UNITED STATES DISTRICT COURT CENTRAL DISTRICT OF CALIFORNIA
June 28, 2012
STEPHEN GARY MERROW, PLAINTIFF,
MICHAEL J. ASTRUE, COMMISSIONER OF SOCIAL SECURITY, DEFENDANT.
The opinion of the court was delivered by: Ralph Zarefsky United States Magistrate Judge
MEMORANDUM OPINION AND ORDER
This matter comes before the Court on Plaintiff Stephen Merrow's Complaint that the Social Security Commissioner wrongly denied his claim for disability benefits. The Court disagrees.
Plaintiff tore cartilage in his right knee and subsequently underwent arthroscopic surgery to repair the damage. For a time, due to favoring his right leg, he developed an uneven walk, which placed stress on his back and caused back pain as well. Subsequent imaging revealed mild degenerative changes in his lumbar spine. The Administrative Law Judge held that Plaintiff was not disabled before the date he was last insured (September 30, 2006).
Plaintiff argues that the record does not support the residual functional capacity determined by the Administrative Law Judge, principally on the argument that the Administrative Law Judge was wrong in discrediting the more restrictive capacity suggested by Plaintiff's treating orthopedist, Dr. Harris. The Court disagrees. "Where a treating physician's opinion is not contradicted by another doctor, it may be rejected only for clear and convincing reasons." Connett v. Barnhart, 340 F.3d 871, 874 (9th Cir. 2003), citing Thomas v. Barnhart, 278 F.3d 947, 956-57 (9th Cir. 2002). The opinion with which the Administrative Law Judge took issue was an opinion of Plaintiff's capacity in 2008, two years after the date his social security insurance coverage ran out. The Administrative Law Judge in fact gave clear and convincing reasons for rejecting this opinion. The Administrative Law Judge stated that "of note" Plaintiff saw his orthopedist only once from the alleged onset date of September 17, 2004 to the date last insured of September 30, 2006, and saw no other physicians during that time. [AR 14] (In fact, Plaintiff had only seen Dr. Harris once since September 2003, a year before his alleged onset date. [AR 216]) During that one time, Plaintiff did complain of knee pain, but he did not go through with a suggested MRI because his symptoms improved. [Id.] There was no other evidence, justifying the Administrative Law Judge's finding that "the record clearly indicates that his knee function significantly deteriorated after the date last insured." [AR 14 (emphasis in original)]
Plaintiff complains also that the Administrative Law Judge did not discuss statements from Dr. Harris in 2003 that Plaintiff was precluded from prolonged weightbearing. [AR 197] This statement, however, was from a report prior to the alleged onset date. Indeed, subsequent to that date, Dr. Harris reported that Plaintiff had not undergone an MRI because his knee symptoms began to improve with medication and exercise [AR 210], that he worked for 1-2 months in early 2006 performing residential inspections "which he tolerated well," that he resigned when asked to relocate to Bakersfield, and that he denied any increased problems with his right knee or low back during his employment. [AR 211] Given this evidence in the record, the Administrative Law Judge was well within his rights in electing not to discuss the 2003 remark that, at that time, Plaintiff was precluded from prolonged weight bearing. See Howard ex rel. Wolff v. Barnhart, 341 F.3d 1006, 1012 (9th Cir. 2003) (in interpreting evidence and developing record, Administrative Law Judge does not need to discuss every piece of evidence).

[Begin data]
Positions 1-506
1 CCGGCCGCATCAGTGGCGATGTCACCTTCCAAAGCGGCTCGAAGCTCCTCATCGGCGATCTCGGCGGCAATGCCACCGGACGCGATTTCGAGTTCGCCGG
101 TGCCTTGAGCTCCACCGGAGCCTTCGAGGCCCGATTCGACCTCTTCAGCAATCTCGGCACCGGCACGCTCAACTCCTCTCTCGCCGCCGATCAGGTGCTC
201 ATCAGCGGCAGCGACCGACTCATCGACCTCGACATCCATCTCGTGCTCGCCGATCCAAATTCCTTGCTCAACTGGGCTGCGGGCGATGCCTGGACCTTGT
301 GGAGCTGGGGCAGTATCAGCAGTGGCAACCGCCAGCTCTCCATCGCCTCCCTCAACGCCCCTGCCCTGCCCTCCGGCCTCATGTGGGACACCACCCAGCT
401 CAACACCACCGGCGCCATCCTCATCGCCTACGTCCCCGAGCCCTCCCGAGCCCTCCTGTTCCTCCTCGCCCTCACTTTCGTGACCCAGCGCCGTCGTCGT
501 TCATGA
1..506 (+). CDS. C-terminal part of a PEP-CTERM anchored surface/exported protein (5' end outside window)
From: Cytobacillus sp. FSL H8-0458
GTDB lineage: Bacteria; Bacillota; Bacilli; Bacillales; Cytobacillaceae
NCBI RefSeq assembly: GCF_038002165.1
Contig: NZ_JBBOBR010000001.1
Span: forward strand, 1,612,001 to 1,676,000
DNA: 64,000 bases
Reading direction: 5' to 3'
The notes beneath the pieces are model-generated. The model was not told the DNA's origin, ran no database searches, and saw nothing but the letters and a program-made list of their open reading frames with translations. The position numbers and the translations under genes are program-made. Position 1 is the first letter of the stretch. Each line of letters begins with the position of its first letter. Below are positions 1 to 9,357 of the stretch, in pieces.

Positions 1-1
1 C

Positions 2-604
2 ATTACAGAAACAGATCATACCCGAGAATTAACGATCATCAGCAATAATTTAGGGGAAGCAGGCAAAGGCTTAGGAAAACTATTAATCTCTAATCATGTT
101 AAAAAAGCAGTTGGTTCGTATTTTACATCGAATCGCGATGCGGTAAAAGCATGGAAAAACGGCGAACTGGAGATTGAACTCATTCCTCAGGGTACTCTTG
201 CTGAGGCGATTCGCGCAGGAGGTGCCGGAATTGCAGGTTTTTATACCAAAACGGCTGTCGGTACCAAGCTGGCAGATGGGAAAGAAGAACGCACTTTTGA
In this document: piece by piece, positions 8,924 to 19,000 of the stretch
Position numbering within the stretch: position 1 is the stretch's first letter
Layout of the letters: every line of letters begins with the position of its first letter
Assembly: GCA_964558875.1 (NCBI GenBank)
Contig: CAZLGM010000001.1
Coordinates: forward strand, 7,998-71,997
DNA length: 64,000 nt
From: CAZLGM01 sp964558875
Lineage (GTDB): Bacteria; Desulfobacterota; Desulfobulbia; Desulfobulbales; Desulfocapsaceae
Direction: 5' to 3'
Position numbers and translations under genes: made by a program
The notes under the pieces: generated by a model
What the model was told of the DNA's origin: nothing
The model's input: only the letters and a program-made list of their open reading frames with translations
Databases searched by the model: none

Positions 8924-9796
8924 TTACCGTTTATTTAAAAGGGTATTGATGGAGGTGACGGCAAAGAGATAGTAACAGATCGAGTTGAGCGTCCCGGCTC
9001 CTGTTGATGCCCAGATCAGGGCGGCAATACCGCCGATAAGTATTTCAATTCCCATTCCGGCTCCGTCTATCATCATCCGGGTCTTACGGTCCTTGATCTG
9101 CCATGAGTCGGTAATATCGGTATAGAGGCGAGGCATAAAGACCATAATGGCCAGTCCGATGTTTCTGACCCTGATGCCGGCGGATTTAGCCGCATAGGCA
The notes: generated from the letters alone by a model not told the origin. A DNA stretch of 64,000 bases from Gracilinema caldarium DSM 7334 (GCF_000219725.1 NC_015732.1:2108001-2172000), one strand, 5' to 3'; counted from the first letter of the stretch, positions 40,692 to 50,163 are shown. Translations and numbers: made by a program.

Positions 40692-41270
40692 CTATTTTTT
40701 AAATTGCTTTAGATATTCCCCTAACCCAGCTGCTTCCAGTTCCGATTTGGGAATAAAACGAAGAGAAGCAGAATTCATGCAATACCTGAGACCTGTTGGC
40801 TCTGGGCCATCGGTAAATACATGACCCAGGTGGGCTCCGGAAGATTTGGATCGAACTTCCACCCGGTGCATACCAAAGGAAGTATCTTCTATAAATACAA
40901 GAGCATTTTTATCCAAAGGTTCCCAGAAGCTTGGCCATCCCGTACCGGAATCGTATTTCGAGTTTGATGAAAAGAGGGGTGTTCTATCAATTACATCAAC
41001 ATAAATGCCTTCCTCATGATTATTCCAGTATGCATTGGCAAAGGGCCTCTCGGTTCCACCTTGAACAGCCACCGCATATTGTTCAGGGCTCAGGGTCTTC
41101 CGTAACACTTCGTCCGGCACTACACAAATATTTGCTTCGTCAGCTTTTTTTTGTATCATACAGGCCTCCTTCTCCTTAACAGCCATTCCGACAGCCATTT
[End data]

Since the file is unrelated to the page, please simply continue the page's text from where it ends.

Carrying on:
Plaintiff makes a brief argument that the Administrative Law Judge did not consider his obesity, but gives no indication of how that might have impacted the decision. Certainly the Administrative Law Judge considered Plaintiff's claims of low back pain, which might have had something to do with obesity, as well as the situation with Plaintiff's knee. But, since there was no indication of how the obesity might have created limitations that the Administrative Law Judge did not consider, the fact that it was not specifically addressed was not error. Cf. Burch v. Barnhart, 400 F.3d 676, 682 (9th Cir. 2005).
Finally, Plaintiff asserts that the Administrative Law Judge erred in finding that he could perform his past relevant work as building inspector. The Court finds no error. As indicated, the evidence showed that Plaintiff himself said that his impairments were not aggravated by his work as a building inspector. [AR 211] The testimony of the vocational expert only reinforced this finding.
In accordance with the foregoing, the decision of the Commissioner is affirmed.
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